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Pregnant Nigerians Living With HIV Hit 210,000

Pregnant Nigerians Living With HIV Hit 210,000

Association of People Living with HIV/AIDS in Nigeria on Tuesday in Abuja put the number of pregnant Nigerians living with the virus at 210,000.

The group, which also protested against its exclusion from HIV related decision-making process, noted that to achieve the Millennium Development Goals in the country, the Federal Government should bring women living with the disease to the front burner.

National Coordinator of ASWHAN, Ms. Assumption Reginald, stated this at a stakeholders’ meeting entitled ‘HIV and Women’s rights in Nigeria: gaining momentum’. The forum was in commemoration of this year’s international women’s day.

According to her, research has shown that HIV has more devastating effect on women than men, saying the former constitute approximately 58 per cent (1.72 million) of persons living with HIV in the country.

She said, “HIV prevalence among young women aged (15-24 years) is estimated to be three times higher than among men of the same age. Each year, 55 per cent of AIDS related deaths occur among women and girls. Nigeria has the highest number of pregnant women living with HIV and the number of HIV+ children, after South Africa and Mozambique; and the highest estimated number of pregnant women living with HIV in need of ARVs to prevent mother to child transmission of HIV.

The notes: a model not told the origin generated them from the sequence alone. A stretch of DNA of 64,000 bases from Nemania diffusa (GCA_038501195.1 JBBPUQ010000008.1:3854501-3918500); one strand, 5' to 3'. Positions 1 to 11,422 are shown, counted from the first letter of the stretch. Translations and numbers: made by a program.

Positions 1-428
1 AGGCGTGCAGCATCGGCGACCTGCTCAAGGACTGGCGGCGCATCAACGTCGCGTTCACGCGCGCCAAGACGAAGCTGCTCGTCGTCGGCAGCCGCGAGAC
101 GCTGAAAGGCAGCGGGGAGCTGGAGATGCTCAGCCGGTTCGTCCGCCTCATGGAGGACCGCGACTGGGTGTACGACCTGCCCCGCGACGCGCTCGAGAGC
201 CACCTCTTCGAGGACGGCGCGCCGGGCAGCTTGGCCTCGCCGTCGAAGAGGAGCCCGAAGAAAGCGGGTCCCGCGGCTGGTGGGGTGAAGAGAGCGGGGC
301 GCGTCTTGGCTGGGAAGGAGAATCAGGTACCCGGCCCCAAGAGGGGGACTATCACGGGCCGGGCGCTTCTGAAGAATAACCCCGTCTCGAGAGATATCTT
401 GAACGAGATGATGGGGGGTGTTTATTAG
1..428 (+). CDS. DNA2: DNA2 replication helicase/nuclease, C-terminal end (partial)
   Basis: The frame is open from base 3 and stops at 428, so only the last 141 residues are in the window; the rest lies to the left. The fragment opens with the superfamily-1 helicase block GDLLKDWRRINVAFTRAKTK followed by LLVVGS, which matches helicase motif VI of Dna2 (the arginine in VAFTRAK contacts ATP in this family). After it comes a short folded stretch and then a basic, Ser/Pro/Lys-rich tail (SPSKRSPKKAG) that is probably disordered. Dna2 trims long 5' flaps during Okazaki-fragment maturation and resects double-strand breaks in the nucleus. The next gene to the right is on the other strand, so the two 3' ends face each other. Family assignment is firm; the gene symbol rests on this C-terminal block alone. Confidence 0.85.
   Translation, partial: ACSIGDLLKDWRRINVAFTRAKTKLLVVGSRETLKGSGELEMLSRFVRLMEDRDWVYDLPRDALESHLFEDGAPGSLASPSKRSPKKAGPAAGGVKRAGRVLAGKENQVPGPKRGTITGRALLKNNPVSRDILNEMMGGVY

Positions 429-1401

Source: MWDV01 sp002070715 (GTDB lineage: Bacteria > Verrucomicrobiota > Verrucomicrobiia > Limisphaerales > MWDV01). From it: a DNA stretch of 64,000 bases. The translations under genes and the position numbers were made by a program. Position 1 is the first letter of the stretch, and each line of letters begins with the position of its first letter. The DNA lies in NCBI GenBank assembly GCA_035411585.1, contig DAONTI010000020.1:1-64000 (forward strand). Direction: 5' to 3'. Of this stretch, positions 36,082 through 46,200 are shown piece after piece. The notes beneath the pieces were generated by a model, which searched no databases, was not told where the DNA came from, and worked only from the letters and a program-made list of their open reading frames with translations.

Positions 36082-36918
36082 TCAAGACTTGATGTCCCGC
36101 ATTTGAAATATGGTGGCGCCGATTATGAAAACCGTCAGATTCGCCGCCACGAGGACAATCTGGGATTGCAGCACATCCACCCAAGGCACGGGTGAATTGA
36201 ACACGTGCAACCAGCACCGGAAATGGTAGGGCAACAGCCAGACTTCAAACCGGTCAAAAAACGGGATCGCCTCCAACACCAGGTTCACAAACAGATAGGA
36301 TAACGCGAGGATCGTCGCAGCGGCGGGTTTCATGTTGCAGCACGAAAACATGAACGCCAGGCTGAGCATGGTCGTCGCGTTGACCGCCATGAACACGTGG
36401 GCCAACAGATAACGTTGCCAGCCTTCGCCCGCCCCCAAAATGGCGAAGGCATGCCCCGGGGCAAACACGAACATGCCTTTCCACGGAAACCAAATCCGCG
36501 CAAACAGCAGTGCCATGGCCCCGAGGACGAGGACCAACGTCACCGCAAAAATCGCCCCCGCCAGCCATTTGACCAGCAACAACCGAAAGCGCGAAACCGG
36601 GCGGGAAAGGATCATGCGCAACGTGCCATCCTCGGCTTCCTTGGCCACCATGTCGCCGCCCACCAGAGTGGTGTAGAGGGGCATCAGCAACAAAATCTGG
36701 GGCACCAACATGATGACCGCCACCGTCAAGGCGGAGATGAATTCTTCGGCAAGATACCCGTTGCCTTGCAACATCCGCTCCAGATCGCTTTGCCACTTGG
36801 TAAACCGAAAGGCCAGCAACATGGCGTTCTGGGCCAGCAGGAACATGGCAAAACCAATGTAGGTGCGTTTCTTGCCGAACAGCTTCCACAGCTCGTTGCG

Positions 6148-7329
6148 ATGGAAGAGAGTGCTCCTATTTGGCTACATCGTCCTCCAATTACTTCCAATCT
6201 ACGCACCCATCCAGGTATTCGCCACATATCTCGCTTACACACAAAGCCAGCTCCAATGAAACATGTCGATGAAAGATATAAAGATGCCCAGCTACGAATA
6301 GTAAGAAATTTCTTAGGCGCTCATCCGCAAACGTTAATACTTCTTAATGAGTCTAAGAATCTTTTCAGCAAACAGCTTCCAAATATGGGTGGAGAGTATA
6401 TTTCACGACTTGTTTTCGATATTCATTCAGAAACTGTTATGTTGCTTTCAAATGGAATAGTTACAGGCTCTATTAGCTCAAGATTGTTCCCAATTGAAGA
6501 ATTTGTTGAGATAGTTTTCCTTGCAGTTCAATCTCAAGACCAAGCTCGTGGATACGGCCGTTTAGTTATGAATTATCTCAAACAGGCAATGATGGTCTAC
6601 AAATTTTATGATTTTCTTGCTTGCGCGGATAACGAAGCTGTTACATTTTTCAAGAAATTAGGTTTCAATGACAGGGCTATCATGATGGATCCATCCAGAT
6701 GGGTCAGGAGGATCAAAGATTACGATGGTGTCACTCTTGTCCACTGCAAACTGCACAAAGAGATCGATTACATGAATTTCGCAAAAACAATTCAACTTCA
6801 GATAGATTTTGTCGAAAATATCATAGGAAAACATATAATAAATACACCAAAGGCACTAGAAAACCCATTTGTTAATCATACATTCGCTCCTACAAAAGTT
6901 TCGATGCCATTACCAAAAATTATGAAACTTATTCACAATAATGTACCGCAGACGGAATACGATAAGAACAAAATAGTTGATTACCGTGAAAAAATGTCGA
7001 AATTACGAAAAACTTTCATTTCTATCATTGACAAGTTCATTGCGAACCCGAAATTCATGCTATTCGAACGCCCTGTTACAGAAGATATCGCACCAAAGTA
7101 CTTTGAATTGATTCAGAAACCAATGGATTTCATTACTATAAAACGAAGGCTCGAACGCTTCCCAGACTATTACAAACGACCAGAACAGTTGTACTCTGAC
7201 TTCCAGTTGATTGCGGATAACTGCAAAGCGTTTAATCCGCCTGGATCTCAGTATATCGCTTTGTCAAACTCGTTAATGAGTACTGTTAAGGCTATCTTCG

“According to UNAIDS (2008), 15 per cent of the total of low-and middle-range countries requiring ARVs for pregnant women living with HIV are from Nigeria. Therefore 210,000 pregnant women living with HIV in Nigeria are in need of ARVs.”

Calling for the involvement of ASWHAN members in the decision-making process, Reginald said unlike Uganda, Kenya and other African countries where the networks of HIV-positive women access the global fund for HIV, the association in Nigeria “has never benefited from the fund as an implementer of the grant”.

ASWHAN also kicked against the monopoly of the access to the fund by the National Agency for the Control of AIDS, saying the agency should “evolve a best-practice/success based strategy in the implementation of Prevention of Mother to Child Transmission programme.”

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